He approaches business with a modern attitude. Farfrae keeps the business account books in perfect order, not hesitating to work late doing it. Hardy uses the physical and behavioral differences between Henchard and Farfrae to illustrate his preference of the past. Chapter 6 opens with a description of the young Scotsman, who is "ruddy and of a fair countenance, bright-eyed, and slight in build." Compare this description to that of Michael from Chapter 5 "a man... of heavy frame, large features... his general build being rather coarse than compact." The two men are complete opposites in physical appearance. Henchard is rooted in the heart of Casterbridge, the old world. Where as Farfrae is from Scotland and has been around the world, we associate him with the 'new world'. Henchard's way of working is old and crude, "ill do it", and that would be the deal with Henchard, it would be done without complication. However with Farfrae he needed letters and figures for deals. Farfrae is everything Henchard would love to be, and loves to pretend that he is. This initially causes Henchard to admire and like Farfrae, but it eventually leads to jealousy and resentment. Across the whole novel the new tends to replace the old. ' as in all such cases of advance, the rugged picture quinces of the old method disappeared with its inconsistencies'. ...read more.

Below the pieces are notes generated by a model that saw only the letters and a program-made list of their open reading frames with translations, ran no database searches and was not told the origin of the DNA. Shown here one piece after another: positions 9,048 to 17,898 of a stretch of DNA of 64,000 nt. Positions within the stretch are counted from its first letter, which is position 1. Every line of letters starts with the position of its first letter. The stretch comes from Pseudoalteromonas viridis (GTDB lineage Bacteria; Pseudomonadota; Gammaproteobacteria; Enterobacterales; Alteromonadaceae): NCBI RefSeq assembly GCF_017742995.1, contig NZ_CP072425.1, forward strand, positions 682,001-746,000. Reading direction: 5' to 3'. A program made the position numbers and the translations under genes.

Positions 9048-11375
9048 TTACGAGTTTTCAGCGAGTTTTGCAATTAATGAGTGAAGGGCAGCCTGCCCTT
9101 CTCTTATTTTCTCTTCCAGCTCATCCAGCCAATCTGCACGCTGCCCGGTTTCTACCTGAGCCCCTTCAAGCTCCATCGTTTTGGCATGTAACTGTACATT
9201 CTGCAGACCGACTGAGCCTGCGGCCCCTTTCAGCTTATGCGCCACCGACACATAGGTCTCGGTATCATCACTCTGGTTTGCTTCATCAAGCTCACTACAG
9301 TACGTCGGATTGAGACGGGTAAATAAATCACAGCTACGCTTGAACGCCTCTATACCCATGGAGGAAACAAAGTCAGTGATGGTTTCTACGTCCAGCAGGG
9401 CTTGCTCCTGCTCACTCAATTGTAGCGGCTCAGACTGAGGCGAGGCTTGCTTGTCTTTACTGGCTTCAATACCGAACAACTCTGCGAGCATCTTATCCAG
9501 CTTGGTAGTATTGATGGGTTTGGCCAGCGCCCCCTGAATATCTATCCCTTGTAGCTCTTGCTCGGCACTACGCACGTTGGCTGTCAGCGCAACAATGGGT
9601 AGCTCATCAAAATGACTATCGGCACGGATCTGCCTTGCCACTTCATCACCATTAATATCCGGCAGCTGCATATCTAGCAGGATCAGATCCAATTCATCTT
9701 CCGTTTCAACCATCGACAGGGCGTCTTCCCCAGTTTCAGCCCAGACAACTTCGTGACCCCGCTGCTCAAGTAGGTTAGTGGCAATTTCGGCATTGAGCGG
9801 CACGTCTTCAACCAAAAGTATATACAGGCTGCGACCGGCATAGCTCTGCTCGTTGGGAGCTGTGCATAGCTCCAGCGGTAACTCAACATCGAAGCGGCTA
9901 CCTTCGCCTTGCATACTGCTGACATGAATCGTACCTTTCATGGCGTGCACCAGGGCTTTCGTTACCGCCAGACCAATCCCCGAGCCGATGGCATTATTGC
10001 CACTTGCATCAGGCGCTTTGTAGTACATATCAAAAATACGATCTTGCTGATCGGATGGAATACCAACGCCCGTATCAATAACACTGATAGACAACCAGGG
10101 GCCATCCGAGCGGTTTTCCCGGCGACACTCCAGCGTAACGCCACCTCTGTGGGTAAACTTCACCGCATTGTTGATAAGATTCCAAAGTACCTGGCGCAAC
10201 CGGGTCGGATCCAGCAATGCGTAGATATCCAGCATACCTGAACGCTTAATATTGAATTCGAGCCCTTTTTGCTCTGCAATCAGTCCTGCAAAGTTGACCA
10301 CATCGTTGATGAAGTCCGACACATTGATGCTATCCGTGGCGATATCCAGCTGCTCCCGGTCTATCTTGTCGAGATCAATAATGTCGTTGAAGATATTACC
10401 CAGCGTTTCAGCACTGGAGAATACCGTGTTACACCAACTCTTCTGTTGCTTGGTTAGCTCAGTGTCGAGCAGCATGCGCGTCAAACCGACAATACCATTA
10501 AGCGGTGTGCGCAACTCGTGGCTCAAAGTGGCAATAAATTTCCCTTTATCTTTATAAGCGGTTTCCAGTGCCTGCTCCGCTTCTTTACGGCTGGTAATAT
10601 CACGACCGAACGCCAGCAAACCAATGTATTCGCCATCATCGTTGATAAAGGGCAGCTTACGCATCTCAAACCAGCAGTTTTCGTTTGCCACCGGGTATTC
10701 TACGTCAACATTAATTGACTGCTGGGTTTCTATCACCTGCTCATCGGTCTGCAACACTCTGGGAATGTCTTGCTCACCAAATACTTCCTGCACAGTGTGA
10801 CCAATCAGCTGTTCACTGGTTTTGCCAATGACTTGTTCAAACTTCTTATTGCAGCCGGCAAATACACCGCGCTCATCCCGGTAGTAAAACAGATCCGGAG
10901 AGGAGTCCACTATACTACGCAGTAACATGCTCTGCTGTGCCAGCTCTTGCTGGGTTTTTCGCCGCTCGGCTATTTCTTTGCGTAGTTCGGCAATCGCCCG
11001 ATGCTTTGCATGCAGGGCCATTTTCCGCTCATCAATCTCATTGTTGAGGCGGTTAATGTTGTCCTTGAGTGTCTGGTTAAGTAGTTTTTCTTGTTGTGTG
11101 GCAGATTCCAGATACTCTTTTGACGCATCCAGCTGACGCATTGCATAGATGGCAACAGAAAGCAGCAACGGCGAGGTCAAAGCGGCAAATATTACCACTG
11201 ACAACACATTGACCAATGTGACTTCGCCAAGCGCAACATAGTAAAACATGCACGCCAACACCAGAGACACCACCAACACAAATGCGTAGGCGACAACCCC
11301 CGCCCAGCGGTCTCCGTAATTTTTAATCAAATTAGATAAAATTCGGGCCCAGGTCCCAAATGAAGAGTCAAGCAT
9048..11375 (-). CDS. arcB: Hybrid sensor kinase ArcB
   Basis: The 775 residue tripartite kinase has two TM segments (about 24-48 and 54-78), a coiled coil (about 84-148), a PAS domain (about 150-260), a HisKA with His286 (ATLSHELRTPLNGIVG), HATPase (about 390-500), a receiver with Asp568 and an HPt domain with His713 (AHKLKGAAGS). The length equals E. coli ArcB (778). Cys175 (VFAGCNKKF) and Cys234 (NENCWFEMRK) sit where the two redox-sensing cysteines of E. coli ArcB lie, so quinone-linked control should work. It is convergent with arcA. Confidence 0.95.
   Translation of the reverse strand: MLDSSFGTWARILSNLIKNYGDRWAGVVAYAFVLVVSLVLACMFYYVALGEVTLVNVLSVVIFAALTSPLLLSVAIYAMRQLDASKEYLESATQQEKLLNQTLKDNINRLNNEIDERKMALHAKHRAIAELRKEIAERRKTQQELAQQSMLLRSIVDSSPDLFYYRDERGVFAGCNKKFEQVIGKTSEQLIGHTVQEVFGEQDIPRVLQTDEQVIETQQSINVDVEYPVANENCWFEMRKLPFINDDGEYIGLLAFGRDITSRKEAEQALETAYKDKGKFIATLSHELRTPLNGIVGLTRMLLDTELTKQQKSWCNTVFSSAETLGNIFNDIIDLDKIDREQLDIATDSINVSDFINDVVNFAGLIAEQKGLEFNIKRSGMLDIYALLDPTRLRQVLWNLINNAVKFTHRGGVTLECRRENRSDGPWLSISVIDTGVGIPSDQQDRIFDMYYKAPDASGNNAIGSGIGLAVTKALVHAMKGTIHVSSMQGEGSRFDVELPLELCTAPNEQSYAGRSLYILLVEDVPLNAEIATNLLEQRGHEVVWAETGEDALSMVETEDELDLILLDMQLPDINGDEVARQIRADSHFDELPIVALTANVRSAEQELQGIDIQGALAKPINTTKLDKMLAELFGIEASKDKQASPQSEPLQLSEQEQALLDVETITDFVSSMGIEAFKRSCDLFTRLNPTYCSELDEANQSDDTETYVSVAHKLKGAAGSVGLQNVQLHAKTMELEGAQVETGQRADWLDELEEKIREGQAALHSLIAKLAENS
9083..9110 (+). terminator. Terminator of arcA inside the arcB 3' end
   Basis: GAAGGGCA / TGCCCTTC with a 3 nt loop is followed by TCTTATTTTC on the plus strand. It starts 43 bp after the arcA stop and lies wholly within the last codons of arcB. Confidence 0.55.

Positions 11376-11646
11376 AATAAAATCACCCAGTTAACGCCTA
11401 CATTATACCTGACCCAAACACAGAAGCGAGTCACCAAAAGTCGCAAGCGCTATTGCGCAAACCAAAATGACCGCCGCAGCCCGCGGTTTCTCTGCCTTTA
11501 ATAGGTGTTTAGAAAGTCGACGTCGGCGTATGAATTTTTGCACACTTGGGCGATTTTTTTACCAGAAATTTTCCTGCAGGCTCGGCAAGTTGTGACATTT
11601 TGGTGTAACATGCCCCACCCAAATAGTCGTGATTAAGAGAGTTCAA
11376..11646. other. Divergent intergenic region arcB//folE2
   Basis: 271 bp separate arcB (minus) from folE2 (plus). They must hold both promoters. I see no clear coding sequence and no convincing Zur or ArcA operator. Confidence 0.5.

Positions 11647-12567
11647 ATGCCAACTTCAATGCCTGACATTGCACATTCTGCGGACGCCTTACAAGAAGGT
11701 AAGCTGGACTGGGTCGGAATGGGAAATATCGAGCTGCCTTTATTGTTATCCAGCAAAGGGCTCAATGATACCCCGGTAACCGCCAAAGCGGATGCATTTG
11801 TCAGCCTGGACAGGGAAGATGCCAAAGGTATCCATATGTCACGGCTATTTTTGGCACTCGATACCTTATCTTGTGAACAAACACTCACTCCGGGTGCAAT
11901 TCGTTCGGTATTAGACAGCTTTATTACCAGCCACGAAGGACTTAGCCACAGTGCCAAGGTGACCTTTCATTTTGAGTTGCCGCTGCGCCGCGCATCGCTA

tends to be very old fashioned, like the past is still clutching onto the town and wont let go. The first time Elizabeth-Jane sees Casterbridge she says "what an old fashioned place it seems to be", this suggests that Casterbridge is different to any other towns in the country. I think Hardy intended the novel to be only set in old traditional times, as he said "at that time...untouched by the fainted sprinkle of modernism", this tells us that Hardy really wanted to include the setting of a past town that was not in the slightest bit modern. The over all setting was described as" the complement of the rural life around, not its urban opposite". The houses in Casterbridge were said to have "old fashioned fronts" and that they are " older than old fashioned backs". The physical appearance of Casterbridge is presented as unchanging, unlike the relationships within the town. Some things don't change, and maybe Hardy finds it comforting. Hardy uses many different techniques to convey the use of the past in the novel. He uses past to show how characters change during the novel. The past in the Mayor of Casterbridge can give certain places a character. Through his knowledge of architecture the past gives a sense of realism and distinguishes plause in the novel. The past creates many different ideas, such as irony, shape to current events, appropriate setting and atmosphere for key moments in the novel. Hardy uses all of these techniques appropriately to create an outstanding novel. ...read more.